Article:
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Using "omics" approaches to study anaerobic hydrocarbon biodegradation by microbes indigenous to oil sands tailings ponds Open Access


Other title
methanogenic hydrocarbon degradation
oil sands tailings ponds
Type of item
Degree grantor
University of Alberta
Author or creator
Tan, Boon-Fei
Supervisor and department
Dr. Julia Foght
Examining committee member and department
Elizabeth Edwards (Engineering and Applied Chemistry, University of Toronto)
Ania Ulrich (Civil and Environmental Engineering)
Rebecca Case (Biological Sciences)
Lisa Stein (Biological Sciences)
Department of Biological Sciences
Microbiology and Biotechnology
Date accepted
Graduation date
Doctor of Philosophy
Degree level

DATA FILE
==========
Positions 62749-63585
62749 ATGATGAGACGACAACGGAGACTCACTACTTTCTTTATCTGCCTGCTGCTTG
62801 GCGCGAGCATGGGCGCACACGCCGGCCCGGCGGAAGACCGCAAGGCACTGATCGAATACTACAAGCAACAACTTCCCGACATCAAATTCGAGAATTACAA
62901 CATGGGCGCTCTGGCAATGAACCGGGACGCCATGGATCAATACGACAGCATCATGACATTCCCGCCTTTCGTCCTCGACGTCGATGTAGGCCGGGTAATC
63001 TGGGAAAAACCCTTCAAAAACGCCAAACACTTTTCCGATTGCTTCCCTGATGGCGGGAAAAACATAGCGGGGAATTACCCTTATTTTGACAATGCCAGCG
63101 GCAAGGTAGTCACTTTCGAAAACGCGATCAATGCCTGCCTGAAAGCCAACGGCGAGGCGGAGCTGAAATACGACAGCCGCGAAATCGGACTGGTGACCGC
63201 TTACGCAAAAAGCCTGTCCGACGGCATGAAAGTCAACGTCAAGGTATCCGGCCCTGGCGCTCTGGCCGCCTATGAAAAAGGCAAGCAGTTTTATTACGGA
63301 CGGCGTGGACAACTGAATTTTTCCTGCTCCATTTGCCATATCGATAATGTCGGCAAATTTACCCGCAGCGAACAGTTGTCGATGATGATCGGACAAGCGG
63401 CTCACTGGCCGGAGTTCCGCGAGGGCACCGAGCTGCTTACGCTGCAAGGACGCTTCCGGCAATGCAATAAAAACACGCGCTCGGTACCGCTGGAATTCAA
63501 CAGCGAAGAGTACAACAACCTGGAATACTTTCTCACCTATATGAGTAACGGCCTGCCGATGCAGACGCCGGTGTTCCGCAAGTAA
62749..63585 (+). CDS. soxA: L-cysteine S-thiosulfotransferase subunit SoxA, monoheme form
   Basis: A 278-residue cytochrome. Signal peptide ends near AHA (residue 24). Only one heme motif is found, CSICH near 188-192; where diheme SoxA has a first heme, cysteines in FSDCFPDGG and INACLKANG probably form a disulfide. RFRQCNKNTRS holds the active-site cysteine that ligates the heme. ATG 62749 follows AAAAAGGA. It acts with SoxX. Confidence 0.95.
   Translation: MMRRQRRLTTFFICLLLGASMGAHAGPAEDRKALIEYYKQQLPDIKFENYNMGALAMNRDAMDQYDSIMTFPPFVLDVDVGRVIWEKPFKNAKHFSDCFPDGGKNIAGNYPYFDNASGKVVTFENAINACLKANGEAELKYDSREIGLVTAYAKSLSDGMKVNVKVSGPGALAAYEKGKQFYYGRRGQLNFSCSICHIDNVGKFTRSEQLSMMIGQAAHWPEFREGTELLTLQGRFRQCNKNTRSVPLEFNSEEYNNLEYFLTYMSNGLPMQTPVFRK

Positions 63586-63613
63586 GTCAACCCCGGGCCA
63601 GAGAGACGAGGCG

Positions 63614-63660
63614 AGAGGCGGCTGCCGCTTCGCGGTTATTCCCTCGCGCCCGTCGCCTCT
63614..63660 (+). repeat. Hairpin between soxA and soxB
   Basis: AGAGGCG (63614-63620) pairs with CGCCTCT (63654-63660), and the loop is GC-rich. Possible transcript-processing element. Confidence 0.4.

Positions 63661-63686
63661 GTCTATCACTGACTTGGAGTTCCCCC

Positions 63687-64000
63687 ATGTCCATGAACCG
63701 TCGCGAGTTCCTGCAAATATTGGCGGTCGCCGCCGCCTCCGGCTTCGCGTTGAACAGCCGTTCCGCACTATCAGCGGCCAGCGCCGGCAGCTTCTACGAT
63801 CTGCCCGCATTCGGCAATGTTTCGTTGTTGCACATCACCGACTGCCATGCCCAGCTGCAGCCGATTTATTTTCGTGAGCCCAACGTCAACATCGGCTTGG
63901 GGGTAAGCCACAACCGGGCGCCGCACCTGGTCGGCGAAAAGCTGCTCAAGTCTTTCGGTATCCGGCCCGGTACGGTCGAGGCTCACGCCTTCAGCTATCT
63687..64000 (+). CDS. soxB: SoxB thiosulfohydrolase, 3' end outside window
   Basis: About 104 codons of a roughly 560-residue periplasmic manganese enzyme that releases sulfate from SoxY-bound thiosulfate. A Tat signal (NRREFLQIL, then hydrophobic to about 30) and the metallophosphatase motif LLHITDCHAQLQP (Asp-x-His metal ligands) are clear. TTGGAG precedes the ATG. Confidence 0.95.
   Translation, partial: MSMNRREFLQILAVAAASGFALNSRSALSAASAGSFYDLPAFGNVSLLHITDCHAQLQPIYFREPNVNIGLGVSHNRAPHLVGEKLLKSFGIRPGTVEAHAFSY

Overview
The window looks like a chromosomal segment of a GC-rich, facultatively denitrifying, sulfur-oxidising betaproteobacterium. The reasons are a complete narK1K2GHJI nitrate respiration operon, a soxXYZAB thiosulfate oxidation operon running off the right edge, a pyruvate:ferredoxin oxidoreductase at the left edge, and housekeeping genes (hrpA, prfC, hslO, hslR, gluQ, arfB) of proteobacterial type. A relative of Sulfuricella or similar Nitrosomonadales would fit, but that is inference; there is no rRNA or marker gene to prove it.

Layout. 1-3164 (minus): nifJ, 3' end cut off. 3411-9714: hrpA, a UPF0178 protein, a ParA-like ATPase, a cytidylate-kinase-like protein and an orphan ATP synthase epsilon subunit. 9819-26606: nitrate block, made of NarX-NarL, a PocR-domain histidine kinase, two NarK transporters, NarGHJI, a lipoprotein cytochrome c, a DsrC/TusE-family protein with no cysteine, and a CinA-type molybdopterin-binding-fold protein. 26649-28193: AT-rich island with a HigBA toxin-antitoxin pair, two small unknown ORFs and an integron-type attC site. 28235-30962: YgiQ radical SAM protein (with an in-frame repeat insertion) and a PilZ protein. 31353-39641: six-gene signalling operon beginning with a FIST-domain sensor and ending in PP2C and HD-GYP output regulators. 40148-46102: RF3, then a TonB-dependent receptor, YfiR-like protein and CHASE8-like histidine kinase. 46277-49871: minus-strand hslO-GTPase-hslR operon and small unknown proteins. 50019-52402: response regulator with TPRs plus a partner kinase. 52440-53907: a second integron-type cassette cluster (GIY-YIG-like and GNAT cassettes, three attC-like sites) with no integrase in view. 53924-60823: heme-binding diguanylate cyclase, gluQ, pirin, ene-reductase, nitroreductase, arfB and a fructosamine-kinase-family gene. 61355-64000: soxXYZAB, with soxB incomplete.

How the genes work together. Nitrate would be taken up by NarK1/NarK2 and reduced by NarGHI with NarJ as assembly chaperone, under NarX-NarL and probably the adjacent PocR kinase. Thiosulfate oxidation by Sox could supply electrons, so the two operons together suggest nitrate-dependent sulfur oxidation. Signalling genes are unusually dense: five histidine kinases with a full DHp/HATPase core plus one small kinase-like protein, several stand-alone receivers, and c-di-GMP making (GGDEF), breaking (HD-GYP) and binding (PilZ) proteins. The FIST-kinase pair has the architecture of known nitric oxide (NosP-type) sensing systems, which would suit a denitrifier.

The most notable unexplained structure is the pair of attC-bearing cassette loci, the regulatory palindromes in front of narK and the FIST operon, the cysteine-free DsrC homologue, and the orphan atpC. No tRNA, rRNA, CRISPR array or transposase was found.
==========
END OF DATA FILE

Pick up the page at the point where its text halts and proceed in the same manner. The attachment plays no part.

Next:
In oil sands tailings ponds, methanogenesis is driven in part by the degradation of hydrocarbons in residual solvents used as a diluent during bitumen extraction, such as naphtha. Alkanes constitute a large proportion of these unrecovered hydrocarbons in mature fine tailings (MFT). Methanogenic degradation of alkanes has been poorly described in the literature. Fumarate addition, widely reported for activation of alkanes and monoaromatic compounds under sulfate- and nitrate-reducing conditions, has not been demonstrated conclusively for alkane degradation under methanogenic conditions because signature metabolites and key organisms have not been detected and/or isolated. In order to understand methanogenic alkane degradation by microorganisms indigenous to oil sands tailings ponds, a model alkane-degrading culture (SCADC) was established using MFT obtained from Mildred Lake Settling Basin (MLSB) tailings pond. SCADC degraded many lower molecular weight alkanes, represented by n-C 6 -C 10, 2-methylpentane and methylcyclopentane during year-long methanogenic incubation, but expected fumarate addition products were only detected for 2-methylpentane and methylcyclopentane. Nucleic acids isolated from SCADC were subjected to metagenomic and metatranscriptomic analysis using Illumina Hi-Seq. Metagenomic binning using multiple approaches recovered several partial genomes, including novel syntrophic Desulfotomaculum and Smithella spp. that are genetically capable of fumarate addition, which was previously unknown. Metatranscriptomic analysis further confirmed the high expression of genes encoding enzymes for alkane addition to fumarate byDesulfotomaculum but not Smithella during active methanogenesis, indicating the importance of Firmicutes in fumarate activation of low molecular weight alkanes. Data mining of metagenomes of MLSB and hydrocarbon-impacted environments recovered novel fumarate addition genes undescribed previously, indicating the overall ubiquitous nature of these genes in anoxic environments. Comparative metagenomic analysis of SCADC to two other metagenomes of methanogenic toluene- and naphtha-degrading cultures, in addition to physiological studies, suggests that fumarate addition may be the bottleneck reaction in these three cultures. The cultures have the genetic capability of degrading structurally diverse hydrocarbons and share highly conserved and streamlined functions for anaerobic respiration and methanogenesis, unlike in situ environments impacted by hydrocarbons, which are highly variable in their functional capabilities. This observation provides future prospects for development of commercial cultures for bioremediation and biomethanization.
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